US economic growth should slow to a more sustainable pace this year, but high energy prices still threaten inflation, the US Fed chief has said.
Inflation remains a key issue for Fed Reserve boss Ben Bernanke
Speaking to Congress' Joint Economic Committee, Federal Reserve chairman Ben Bernanke said this could make interest rate decisions less predictable.
Rates have risen for 15 months in a row as the Fed has sought to tighten the credit supply and cut inflation risks.
In future it could pause to examine the relevant economic data, he said.
But Mr Bernanke warned that, if the Fed did decide to take no action on rates one month, it would "not hesitate to act" at subsequent meetings in order to keep the economy moving and inflation at bay.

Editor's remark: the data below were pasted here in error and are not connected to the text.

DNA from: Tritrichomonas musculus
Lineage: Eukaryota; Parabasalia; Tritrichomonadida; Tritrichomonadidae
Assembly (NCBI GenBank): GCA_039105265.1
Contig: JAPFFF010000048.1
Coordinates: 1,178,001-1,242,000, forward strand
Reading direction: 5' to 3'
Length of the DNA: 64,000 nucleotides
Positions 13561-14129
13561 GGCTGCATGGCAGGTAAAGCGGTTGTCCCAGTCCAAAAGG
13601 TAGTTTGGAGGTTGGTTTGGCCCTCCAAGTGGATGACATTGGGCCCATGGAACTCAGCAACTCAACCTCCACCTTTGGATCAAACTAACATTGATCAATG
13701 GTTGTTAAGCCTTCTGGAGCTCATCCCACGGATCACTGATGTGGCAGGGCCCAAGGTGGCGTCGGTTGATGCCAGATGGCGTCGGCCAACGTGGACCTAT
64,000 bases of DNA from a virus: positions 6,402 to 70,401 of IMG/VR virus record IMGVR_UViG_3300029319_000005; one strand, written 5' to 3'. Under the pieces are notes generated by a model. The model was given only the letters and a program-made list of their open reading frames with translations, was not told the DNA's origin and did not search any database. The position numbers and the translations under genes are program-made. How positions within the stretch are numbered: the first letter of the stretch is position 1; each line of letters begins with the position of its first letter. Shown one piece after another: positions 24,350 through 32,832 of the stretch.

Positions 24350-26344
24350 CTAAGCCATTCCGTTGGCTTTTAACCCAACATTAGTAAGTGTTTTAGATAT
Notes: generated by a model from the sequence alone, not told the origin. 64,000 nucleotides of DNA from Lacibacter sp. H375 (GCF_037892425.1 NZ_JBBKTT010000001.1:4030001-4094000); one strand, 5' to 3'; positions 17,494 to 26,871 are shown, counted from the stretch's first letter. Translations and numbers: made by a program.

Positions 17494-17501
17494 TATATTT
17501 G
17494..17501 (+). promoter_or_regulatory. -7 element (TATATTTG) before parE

US economists took Mr Bernanke's remarks to indicate an imminent pause in interest rate rises, the last of which left the key interest rate at 4.75%.
"The headline that stands out is the possible pause in the rate hikes that we've been experiencing for the past two years," said Kevin Logan, a senior economist at Dresdner Kleinwort Wasserstein in New York.
"This sits with our view that they would go to 5% and then wait for the incoming data."
Mr Bernanke gave a positive assessment of the economy and said that it grew at an annualised rate of 4-5% between January and March, a major improvement from the 1.7% growth seen in the final quarter of 2005.